At this time there is no cure for IC/BPS. There are, however, many available treatment options to help relieve the symptoms of bladder pain, urgency, and frequency.
For most people with interstitial cystitis/bladder pain syndrome (IC/BPS), a combination of treatments is the best approach. Finding the optimal individual treatment protocol may also require a period of trial and error. IC/BPS treatments may include:
IC/BPS Pain Medicines
Over-the-counter medicines are available without a prescription at drug stores and pharmacies and are helpful for mild to moderate pain. Ask your doctor if any of the following medicines might be helpful for your pain:
- Aspirin (Bufferin, Ecotrin)
- Acetaminophen (Tylenol, Datril)**
- Non-steroidal anti-inflammatory drugs (NSAIDs)
- Ibuprofen (Advil, Motrin and Nuprin)
- Ketoprofen (Orudis)
- Naproxen sodium (Aleve and Anaprox)
Common side effects: Aspirin and other NSAIDs may cause stomach irritation, asthmatic and/or allergic reactions, and/or damage to the kidneys. And are generally not recommended if you have stomach ulcers, asthma, or are allergic to aspirin. If taken in excess of recommended dosage, acetaminophen can cause liver damage. Do not take acetaminophen with alcohol or if you suffer from liver disease.
**The FDA has expressed concern over acetaminophen regulations. Click here to read more about these concerns.
There are several non-opiod medicines currently available that are used to relieve symptoms caused by irritation of the urinary tract such as pain, burning, the feeling of needing to urinate urgently or frequently, and bladder spasms. These are also commonly used for pain associated with urinary tract infections.
- Urelle Oral
- Uribel™ (analgesic, antispasmodic, and antiseptic combination)
Medicines that are applied topically as gels, creams, suppositories and patches, may cause fewer systemic side effects. Used alone or in combination formulas, these medicines sometimes require the expertise of a compounding pharmacist. Examples of topicals used to treat IC symptoms include:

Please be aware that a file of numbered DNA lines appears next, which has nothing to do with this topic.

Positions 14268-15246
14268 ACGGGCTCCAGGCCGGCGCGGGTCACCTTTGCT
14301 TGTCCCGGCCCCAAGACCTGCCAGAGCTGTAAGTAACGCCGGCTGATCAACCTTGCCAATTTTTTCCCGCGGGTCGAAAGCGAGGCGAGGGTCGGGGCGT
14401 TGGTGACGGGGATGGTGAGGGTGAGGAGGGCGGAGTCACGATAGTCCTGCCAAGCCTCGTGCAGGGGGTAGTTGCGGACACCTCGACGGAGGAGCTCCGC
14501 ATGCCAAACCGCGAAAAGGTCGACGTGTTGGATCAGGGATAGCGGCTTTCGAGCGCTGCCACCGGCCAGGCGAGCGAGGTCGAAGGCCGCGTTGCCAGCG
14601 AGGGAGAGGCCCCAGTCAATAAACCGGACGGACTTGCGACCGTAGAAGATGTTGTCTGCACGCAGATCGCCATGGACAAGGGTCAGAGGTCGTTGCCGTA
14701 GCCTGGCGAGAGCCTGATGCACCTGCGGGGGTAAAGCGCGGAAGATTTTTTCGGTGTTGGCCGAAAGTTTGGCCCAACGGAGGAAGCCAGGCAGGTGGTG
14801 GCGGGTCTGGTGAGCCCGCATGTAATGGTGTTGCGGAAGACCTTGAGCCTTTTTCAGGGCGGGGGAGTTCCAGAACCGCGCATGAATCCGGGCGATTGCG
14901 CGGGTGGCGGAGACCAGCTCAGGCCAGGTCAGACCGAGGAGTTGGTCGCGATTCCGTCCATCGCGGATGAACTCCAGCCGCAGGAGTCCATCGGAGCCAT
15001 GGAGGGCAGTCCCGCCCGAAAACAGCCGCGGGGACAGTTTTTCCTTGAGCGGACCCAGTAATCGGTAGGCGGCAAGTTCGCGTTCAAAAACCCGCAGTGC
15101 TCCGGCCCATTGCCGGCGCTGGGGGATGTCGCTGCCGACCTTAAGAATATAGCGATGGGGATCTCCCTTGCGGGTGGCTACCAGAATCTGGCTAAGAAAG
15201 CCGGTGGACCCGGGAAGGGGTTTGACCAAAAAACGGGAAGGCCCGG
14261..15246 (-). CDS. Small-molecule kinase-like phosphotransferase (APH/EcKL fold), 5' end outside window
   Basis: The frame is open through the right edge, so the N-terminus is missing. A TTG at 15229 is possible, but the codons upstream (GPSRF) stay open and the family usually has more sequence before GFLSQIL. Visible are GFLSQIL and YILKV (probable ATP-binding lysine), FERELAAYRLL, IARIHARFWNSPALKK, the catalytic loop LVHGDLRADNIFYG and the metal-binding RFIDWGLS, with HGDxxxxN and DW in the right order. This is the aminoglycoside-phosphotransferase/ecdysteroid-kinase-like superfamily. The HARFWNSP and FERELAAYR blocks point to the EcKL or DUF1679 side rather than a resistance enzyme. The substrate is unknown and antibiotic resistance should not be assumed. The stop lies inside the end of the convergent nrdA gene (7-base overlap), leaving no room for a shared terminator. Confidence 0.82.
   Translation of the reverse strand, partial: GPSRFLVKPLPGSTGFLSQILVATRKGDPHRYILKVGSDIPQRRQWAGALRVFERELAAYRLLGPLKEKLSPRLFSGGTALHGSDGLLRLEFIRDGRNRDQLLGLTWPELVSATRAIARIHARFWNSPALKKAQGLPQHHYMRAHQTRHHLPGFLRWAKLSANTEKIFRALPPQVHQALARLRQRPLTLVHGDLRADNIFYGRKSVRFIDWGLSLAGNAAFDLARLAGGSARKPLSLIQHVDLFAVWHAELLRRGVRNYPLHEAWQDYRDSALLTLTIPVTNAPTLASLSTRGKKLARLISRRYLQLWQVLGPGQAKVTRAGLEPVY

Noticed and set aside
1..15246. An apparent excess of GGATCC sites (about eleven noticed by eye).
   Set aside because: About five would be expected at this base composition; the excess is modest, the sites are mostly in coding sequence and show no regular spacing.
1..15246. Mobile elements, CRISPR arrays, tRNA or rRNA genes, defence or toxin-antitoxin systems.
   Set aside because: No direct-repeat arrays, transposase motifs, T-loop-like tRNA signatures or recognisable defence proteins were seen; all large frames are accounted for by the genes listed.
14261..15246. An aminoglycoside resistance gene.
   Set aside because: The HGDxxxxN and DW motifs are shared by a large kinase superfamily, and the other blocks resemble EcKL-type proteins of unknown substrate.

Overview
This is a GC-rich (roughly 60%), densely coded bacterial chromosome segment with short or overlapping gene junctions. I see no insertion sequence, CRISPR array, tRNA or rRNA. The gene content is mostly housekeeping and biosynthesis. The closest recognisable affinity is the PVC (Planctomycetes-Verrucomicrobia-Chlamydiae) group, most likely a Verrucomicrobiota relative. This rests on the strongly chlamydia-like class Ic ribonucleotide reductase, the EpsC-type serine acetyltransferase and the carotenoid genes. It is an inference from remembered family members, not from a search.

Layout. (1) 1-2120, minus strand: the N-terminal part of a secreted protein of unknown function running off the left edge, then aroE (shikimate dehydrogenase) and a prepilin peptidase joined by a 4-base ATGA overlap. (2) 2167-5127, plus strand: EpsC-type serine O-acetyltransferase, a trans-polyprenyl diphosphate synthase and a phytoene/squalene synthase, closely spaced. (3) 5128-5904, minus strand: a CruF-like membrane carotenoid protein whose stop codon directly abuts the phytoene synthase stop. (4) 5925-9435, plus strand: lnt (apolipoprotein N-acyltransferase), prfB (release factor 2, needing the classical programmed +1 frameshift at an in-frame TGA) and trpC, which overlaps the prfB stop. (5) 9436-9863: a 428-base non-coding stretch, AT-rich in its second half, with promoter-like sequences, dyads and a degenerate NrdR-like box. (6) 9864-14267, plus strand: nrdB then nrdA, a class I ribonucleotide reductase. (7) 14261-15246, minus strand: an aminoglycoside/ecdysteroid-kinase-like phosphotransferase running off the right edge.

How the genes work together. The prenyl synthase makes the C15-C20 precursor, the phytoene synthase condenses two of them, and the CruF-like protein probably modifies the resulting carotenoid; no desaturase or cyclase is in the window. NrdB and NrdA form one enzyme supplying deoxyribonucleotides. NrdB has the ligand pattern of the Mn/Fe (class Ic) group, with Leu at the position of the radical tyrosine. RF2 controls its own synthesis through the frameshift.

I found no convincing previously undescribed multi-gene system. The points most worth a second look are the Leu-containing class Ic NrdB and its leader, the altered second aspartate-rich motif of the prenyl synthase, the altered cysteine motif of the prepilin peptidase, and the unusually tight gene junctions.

- Lidocaine patch (Lidoderm): Some patients report success with the patch form of the anesthetic (numbing agent) Lidocaine, which is available by prescription in an adhesive patch.
- Vaginal and rectal diazepam (Valium) suppositories: Vaginal diazepam for women with IC and rectal diazepam for men with IC offer alternatives to oral Valium. Available by prescription through compounding pharmacies, these suppositories relax the muscles in the pelvic floor. The tablet form of Valium inserted into the vagina or rectum seems to work as effectively as the compounded formula.
- Topical amitriptyline (Elavil): Oral amitriptyline is a standard IC therapy. In gel form, applied to the skin, Elavil may offer relief without the unwanted side effects of the oral medicine.
Narcotic Pain Medicines used for moderate pain include:
- Codeine: Sometimes combined with aspirin or acetaminophen
- Hydrocodone: Lortab and Vicodin (combined with acetaminophen), Lorcet Zydone (combined with acetaminophen)
- Oxycodone: Percodan (combined with aspirin), Percocet, Tylox (combined with acetaminophen)
- Oxymorphone (Opana): Similar to morphine, includes extended-release form for around-the-clock treatment of pain
Opioids used for severe pain include:
- Hydromorphone: Dilaudid
- Levorphanol: Levo-Dromoran